Things are different in the U.S. Much has been made of the rise to prominence of the “Magnificent Seven” – the technology companies that now dominate the market. Take a look at how their market capitalization has grown over the last 25 years:

The wealth created by just these seven companies over 25 years is a staggering $11 trillion. By contrast, the current value of the entire TSX index is about US$ 2.4 trillion. Our largest technology company, Shopify, is today valued at US$84 billion, or about 1/10th the value of Meta (Facebook) and less than 3% of the value of Apple.

While there are many reasons why Canada has been left in the dust in the rise to riches of the mega-tech companies here are three:

  1. Low investment in research and development. The numbers speak for themselves. Canada spends about 4% of what is spent in the U.S., and less than what is spent in Brazil.
  2. Lack of venture investing. Almost all big technology companies were recipients of seed capital from venture firms. Once again, this is an area where Canada trails its peers. The U.S. venture capital industry is 25 times larger than Canada’s. Any smart entrepreneur will look for capital there.
  3. High Taxes.  At over 53%, Canada has a very high income tax, and a very high tax on capital gains at 26.5%. This is 30% higher than the top rate in the U.S. for long term gains. Nobody wants to build a great company and then give so much of the value to the government in taxes. We have created a disincentive for company builders and entrepreneurs.

The recent attention to the productivity issue in Canada has caused a number of our clients to ask me if it is still worthwhile to invest in Canada. Despite its flaws, Canada has a lot of good things going for it. We have a stable democratic government, strong healthcare for all, and affordable high quality educational institutions.  Our strong social programs attract thousands of trained and high value immigrants every year. Canada also has some of the largest deposits of natural resources in the world, not just oil and gas, but also lumber, fertilizer, and more recently, lithium.

Regardless of the country or the sector we are analyzing, we invest in companies one by one, not in the entire stock market. Despite not having anything on the scale of the Magnificent Seven, Canada has some remarkable companies that do an efficient job of deploying capital. In every country and every economy, wonderful companies are scarce on the ground. Our job is to find the few outstanding companies and deploy our client’s capital in buying a small part of them. Will Canada develop any companies that are the equivalent of the Magnificent Seven? The odds are against us. For this reason, much of our equity investing is concentrated in American companies. As of today, about 54% of our equity holdings are in U.S., companies compared to 41% in Canada. Moreover, much of our Canadian investing is in lower growth, high dividend paying companies, due to the favourable treatment on Canadian source dividends.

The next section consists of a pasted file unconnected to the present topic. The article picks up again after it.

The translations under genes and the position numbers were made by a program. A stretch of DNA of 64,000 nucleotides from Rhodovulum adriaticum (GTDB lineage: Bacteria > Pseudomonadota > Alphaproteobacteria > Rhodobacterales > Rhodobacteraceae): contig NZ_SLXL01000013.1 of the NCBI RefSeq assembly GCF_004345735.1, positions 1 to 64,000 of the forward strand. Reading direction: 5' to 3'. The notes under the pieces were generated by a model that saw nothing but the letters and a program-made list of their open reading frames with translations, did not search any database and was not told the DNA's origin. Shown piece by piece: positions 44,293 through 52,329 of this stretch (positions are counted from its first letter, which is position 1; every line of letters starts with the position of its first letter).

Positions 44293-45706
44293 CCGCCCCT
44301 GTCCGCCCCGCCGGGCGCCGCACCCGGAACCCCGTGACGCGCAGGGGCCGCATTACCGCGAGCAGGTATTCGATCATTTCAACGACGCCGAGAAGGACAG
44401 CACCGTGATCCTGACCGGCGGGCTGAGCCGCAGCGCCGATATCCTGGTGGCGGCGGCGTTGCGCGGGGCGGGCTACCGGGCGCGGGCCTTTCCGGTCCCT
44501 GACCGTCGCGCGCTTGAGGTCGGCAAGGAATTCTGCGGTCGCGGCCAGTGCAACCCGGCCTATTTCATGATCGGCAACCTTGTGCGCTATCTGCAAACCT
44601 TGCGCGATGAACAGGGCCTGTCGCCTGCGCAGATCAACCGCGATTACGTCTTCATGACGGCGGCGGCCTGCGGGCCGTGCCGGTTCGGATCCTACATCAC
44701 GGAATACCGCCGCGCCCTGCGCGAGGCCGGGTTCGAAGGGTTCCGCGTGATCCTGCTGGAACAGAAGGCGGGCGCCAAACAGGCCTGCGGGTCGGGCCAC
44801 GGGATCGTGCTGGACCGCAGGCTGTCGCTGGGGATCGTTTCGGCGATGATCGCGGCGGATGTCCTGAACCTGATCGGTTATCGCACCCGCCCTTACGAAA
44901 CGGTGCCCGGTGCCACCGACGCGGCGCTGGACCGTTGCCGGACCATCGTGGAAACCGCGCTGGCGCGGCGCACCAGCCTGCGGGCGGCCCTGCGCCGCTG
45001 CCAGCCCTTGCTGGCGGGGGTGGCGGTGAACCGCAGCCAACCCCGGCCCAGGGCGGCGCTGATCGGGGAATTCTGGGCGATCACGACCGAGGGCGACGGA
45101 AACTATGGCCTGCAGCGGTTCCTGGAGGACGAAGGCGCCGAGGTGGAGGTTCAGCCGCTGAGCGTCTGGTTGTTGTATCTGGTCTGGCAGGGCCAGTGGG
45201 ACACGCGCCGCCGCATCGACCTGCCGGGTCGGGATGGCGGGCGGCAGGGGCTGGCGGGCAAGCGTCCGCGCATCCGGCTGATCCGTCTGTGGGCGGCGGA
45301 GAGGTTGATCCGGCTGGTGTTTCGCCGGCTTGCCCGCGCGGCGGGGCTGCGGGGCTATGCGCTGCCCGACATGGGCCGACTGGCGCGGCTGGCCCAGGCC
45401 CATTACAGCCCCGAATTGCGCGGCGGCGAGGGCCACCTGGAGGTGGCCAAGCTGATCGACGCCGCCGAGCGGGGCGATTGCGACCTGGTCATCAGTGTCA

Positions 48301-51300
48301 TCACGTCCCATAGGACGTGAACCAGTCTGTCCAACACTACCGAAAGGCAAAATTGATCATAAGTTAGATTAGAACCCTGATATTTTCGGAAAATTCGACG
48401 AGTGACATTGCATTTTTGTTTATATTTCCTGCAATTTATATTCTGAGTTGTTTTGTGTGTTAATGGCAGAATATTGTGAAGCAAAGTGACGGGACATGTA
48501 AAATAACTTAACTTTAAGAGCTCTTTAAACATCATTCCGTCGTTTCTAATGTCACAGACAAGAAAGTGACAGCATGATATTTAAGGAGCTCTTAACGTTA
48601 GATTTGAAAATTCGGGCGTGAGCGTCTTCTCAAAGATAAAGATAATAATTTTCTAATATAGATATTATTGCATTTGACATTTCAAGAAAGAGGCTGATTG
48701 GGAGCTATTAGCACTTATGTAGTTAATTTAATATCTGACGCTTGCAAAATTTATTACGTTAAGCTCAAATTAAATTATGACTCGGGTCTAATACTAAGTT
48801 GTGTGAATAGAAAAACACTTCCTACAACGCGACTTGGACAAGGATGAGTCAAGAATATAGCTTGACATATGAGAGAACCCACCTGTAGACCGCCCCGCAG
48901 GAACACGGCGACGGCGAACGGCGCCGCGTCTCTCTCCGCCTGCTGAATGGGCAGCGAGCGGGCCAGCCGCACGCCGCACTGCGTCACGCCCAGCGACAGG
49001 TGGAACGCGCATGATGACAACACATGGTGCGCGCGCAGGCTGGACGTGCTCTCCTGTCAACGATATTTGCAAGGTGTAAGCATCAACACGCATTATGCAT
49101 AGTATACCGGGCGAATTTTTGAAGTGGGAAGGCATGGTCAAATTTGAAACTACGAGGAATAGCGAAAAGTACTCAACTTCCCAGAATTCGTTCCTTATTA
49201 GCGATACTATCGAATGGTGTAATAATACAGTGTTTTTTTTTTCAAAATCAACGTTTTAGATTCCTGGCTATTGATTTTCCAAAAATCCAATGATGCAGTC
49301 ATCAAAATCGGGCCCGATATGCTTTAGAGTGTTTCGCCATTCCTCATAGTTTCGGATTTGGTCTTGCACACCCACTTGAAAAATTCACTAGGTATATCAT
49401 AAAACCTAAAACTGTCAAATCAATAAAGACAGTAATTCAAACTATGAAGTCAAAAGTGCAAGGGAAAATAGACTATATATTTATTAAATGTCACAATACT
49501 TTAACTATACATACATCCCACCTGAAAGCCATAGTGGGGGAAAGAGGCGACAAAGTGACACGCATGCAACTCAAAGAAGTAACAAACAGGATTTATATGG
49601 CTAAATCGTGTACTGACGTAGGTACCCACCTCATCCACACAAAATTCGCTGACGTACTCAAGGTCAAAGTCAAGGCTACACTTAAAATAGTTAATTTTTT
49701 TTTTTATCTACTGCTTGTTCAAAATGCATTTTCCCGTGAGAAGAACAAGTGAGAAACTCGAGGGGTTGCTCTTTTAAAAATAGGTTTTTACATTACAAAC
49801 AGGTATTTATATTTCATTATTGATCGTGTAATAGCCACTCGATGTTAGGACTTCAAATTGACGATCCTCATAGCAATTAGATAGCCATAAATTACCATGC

Willie Sutton was one of the most persistent American bank robbers. Over his forty year crime career that started 100 years ago, it is estimated that he stole over $2 million. He spent much of his adult life in prison. When asked why he robbed banks, he famously answered “Because that’s where the money is”. When investing, our job is to go where the money is. Right now, that’s the U.S. where productivity is high and growing.



David Baskin  


Media Appearances

David Baskin on BNN’s Market Call – July 14th, 2023

Barry Schwartz on BNN’s The Street: Nextflix offers a lot of certainty in the long run – July 21, 2023

Barry Schwartz on BNN’s The Street: Stocks tend to do the best when inflation falls – July 21, 2023


Understanding The Baskin Fixed Income Pool – David Baskin – July 5th, 2023

Long Term Investing Podcast with Barry Schwartz 

Episode 18 – July 14th, 2023

Episode 19 – July 25th, 2023

Interesting Reads

Netflix’s next act is in video games – The Ringer

The rising toll of climate disasters – Bloomberg